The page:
Michelle Haberstroh: You have held numerous positions within the CDC, such as Associate Director for Science in CDC’s Office of Minority Health and Health Disparities and currently as Associate Director for Science of NCHHSTP. Your published research seems to mirror each new position you’ve taken. How does your role at the CDC affect the type of topics you write about?

Dr. Truman: My role at the CDC influenced my judgment of the importance of the topic and the salience of the study question and its answer in improving the priority health outcomes within the portfolio of my primary work unit. Thus during my tenure with the CDC’s Office of Minority Health and Health Disparities, I wrote about the population burden of health disparities and the effectiveness of interventions to reduce them.

Michelle Haberstroh: What aspects of your work are you most passionate about? Why? What motivated you to pursue a career in infectious disease?

Dr. Truman: Preventive Medicine and Public Health work involves (1) scientific work in search of universal truths that are useful in improving population health, (2) applying useful scientific findings in prevention programs that improve population health, (3) advocating for effective intervention policies and optimal allocation of resources to reduce health disparities that disproportionately affect socially disadvantaged populations, and (4) educating and mentoring the next generation preventive medicine and public health practitioners. JPHMP Spotlight Benedict Truman

I am most passionate about scientific work because it is the first step in rational decision making regarding the other activities. 

At different points in my career, my primary focus has been infectious diseases, chronic (non-infectious diseases, adolescent and school health, minority health and health disparities, and research synthesis and practice guidelines development. The constant motivation has been the opportunity to do good deeds using “applied epidemiologic methods.”

Michelle Haberstroh: A new article has recently been published-ahead-of-print on JPHMP, “County-Level Socioeconomic Disparities in Use of Medical Services for Management of Infections by Medicare Beneficiaries With Diabetes—United States, 2012.” What was the aim of your study? Was there anything surprising about your findings? JPHMP Spotlight Benedict Truman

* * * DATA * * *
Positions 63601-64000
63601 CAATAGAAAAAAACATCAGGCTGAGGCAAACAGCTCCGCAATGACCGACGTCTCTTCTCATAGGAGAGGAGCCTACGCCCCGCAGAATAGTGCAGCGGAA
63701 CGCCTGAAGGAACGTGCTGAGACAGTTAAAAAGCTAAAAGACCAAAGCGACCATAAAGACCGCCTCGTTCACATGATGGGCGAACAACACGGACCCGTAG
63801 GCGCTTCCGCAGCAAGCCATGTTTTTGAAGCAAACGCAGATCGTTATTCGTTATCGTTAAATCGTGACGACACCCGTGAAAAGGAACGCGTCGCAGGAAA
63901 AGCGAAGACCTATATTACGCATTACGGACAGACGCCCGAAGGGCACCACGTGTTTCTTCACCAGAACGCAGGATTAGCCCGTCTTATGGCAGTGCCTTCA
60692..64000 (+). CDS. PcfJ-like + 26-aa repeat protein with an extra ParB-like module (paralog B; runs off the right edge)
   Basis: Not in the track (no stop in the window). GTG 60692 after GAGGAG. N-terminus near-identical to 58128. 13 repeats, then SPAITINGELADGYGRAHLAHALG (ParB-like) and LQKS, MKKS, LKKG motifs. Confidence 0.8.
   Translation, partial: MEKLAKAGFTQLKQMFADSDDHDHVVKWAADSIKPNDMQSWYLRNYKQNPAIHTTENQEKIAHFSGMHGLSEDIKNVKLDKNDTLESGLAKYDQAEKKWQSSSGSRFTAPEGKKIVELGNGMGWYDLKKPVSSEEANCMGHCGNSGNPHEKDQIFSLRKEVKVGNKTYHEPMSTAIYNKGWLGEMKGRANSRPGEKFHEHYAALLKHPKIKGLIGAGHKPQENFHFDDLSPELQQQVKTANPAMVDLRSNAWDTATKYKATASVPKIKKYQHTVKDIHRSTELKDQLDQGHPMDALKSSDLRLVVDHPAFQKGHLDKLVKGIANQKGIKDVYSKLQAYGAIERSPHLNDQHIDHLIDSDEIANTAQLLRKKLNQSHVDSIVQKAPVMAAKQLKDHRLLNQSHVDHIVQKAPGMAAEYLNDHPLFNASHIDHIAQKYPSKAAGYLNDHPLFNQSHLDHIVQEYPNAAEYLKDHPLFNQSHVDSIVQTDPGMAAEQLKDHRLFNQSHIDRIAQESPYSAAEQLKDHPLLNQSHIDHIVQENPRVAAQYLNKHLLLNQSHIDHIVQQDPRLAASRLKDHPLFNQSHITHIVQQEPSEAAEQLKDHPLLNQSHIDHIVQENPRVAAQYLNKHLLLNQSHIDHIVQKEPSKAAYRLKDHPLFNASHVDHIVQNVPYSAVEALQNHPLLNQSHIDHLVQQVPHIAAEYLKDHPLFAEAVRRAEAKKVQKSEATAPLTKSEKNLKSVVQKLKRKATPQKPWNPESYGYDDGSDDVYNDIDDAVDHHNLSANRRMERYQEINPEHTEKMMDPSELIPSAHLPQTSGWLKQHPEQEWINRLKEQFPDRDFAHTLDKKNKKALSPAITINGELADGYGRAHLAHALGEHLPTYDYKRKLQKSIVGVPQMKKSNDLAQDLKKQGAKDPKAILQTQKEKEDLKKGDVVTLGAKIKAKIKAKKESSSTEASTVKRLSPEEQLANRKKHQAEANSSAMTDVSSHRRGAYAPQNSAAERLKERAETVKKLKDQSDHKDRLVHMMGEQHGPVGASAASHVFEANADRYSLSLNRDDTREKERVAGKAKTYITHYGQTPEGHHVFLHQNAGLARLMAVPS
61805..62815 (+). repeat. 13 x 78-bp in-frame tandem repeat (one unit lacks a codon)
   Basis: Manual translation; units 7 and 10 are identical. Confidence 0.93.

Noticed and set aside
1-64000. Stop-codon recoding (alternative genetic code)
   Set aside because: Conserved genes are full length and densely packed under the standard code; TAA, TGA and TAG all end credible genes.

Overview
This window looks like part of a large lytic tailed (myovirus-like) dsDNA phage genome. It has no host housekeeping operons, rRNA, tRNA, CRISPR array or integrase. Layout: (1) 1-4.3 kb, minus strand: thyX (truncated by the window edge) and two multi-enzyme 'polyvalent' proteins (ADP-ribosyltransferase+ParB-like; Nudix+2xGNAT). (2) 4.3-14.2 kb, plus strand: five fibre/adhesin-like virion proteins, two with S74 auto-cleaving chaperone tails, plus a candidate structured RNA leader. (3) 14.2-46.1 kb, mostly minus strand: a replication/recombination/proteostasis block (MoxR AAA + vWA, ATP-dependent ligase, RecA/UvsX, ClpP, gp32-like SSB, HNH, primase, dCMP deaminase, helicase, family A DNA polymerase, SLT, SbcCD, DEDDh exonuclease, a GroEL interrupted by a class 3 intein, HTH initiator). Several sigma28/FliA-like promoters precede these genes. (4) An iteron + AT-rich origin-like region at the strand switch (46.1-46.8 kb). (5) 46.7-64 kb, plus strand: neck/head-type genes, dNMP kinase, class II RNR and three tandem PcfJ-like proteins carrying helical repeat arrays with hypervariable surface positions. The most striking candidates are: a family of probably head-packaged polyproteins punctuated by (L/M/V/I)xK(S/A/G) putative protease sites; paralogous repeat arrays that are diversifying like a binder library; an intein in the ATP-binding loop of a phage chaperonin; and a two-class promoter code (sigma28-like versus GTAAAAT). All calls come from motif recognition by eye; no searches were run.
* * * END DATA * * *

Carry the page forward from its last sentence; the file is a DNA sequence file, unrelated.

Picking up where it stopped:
Dr. Truman: The aim of the study was to assess (1) the extent of the burden of HIV/AIDS, viral hepatitis (A, B, or C); sexually transmitted infections with Chlamydia trachomatis (chlamydia), Treponema pallidum (syphilis), Neisseria gonorrhoeae (gonorrhea), human papillomavirus, and genital herpes; and tuberculosis; (2) the distribution of those infections by anatomic site; and (3) absolute and relative disparities in those infections by sex, race/ethnicity, education, employment and other county-level social determinants among Medicare beneficiaries. 

We expected the socioeconomic gradient with higher prevalence of infections in the most disadvantaged, compared with the least disadvantaged. But we were surprised that disadvantaged Medicare beneficiaries received high volume of services for these conditions contrary to our expectation of lower access to care for disadvantaged persons.

Michelle Haberstroh: Is there anything you’d like to add?

Dr. Truman: I sincerely appreciate the opportunity to reflect on and share the story of my career with readers of the profile with the hope that my experiences make the path forward clearer for students now making career choices.

Read more of Dr. Truman’s work in the Journal of Public Health Management and Practice*:

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Michelle Haberstroh is a graduate student at the University of Illinois Springfield, pursuing an MPH with a certification in Epidemiology, and an MA in Human Services with a concentration in Child and Family Services.